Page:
Jing Qi Shen

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Jing Qi Shen (精氣神) are three Chinese terms commonly used in Daoism and related studies to refer to the processes that govern spiritual and physical health. Jing (精) means an essence, qi (氣) breath energy and shen (神) a divine or human spirit. They are often referred to as the “Three Treasures” or “Three Jewels” (Chinese: 三寶; pinyin: sānbǎo; Wade-Giles: san-pao). Besides this common jing-qi-shen ordering, both qi-jing-shen and shen-qi-jing are used. The three terms appear in Huangdi Neijing (simplified Chinese: 黄帝内经; traditional Chinese: 黃帝內經; pinyin: Huángdì Nèijīng), the seminal medical text of ancient China, dating to the first or second century B.C.E. The text is said to have been originally composed by the Yellow Emperor who reigned from 2497 through 2398 B.C.E., according to the historian Sima Qian. “Jing Qi Shen” are theoretical cornerstones in traditional Chinese medicine. Neidan, and Qigong, and the three terms appear frequently in the tai chi classics.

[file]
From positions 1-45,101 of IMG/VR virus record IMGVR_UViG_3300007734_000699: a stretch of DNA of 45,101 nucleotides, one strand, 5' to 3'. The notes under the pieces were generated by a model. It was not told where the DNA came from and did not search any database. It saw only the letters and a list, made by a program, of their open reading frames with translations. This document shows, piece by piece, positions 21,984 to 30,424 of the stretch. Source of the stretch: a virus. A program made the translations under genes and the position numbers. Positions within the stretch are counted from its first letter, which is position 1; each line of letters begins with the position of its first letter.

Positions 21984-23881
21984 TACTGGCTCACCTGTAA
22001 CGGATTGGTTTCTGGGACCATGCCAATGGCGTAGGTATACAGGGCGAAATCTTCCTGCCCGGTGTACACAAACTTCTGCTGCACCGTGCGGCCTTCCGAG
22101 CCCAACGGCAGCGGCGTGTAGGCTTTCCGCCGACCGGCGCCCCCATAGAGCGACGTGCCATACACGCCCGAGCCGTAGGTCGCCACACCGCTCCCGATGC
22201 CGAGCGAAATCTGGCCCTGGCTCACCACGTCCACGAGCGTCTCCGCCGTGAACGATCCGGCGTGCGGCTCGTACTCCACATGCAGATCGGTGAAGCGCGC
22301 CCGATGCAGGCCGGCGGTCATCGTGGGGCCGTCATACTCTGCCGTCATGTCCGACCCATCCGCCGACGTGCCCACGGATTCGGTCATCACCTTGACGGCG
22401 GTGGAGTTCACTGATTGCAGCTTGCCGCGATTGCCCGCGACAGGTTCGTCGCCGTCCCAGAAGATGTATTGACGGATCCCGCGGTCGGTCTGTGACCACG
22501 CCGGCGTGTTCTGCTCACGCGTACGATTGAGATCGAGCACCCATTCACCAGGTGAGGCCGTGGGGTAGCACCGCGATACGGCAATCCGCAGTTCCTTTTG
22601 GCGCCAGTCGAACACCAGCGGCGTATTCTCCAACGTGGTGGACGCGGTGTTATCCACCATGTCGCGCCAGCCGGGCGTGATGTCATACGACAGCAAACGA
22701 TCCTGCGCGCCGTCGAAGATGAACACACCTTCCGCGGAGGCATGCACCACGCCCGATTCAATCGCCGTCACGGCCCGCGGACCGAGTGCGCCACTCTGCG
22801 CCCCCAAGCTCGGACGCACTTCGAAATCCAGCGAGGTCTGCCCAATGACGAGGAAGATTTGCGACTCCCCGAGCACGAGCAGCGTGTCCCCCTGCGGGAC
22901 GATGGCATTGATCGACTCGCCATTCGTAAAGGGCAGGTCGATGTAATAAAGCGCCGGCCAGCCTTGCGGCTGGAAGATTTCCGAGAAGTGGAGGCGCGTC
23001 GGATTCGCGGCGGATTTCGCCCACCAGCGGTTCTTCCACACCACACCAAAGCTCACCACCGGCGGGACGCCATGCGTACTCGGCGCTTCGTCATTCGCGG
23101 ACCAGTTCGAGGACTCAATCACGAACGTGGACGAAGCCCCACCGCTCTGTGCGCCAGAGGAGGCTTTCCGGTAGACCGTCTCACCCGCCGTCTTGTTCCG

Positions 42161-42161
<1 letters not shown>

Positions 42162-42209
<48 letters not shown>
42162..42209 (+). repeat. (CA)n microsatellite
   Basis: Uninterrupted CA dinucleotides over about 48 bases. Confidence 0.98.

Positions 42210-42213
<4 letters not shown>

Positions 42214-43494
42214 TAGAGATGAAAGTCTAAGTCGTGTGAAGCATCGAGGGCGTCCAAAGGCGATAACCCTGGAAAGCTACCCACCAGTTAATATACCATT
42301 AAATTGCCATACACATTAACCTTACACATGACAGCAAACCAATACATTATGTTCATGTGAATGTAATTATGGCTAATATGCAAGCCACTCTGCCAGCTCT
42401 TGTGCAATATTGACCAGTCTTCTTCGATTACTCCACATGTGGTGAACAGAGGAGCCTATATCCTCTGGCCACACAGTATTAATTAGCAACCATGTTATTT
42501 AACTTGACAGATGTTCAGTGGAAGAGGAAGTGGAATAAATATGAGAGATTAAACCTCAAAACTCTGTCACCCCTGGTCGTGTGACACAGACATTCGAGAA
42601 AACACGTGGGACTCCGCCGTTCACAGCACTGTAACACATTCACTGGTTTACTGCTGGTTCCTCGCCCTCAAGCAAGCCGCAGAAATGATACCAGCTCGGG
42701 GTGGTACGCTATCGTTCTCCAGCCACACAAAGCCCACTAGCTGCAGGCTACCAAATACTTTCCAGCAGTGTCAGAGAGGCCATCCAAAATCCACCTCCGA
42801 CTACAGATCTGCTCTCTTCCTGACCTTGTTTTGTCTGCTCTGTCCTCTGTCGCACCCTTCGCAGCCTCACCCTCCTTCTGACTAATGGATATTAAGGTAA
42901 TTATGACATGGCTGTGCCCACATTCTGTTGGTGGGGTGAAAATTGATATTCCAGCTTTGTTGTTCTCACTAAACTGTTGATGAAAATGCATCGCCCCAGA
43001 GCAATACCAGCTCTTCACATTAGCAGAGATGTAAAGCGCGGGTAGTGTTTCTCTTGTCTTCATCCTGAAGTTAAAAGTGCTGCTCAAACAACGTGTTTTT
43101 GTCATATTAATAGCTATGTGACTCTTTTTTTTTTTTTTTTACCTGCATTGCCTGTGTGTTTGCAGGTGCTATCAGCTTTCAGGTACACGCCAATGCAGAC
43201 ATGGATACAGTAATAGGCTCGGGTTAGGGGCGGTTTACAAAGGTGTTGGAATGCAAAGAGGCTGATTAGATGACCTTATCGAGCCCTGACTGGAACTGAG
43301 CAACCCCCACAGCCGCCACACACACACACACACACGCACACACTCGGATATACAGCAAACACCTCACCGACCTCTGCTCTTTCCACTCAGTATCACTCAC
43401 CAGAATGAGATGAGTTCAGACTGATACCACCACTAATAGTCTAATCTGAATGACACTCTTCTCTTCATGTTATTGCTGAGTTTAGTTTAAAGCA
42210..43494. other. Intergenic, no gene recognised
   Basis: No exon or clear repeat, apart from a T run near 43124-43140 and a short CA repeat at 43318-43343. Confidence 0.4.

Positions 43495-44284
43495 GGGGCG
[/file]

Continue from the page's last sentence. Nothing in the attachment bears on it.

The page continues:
Jing, said to be the material basis for the physical body, is passed by the parents to their child at conception. It governs the growth and development processes in the body and is gradually burned up as the body ages. The loss of jing is hastened by stress, overwork, illness, poor nutrition, and substance abuse. Qi is the invisible life force and vitality energy of the body. Qi is cosmic energy that circulates in channels, called meridians, through the body. When these channels are blocked, illness results. Shen, equated with “spirit,” “psyche” or “mind,” is a manifestation of the higher nature of human beings. It is augmented and developed through the interaction of jing and qi energies. Shen presides over the emotions as an all-encompassing awareness or virtues, expressed as wisdom, love, compassion, kindness, generosity, acceptance, forgiveness and tolerance. A strong shen exists on the foundation of a sound jing and a strong qi; the three must be developed together. Well-cultivated shen brings peace of mind.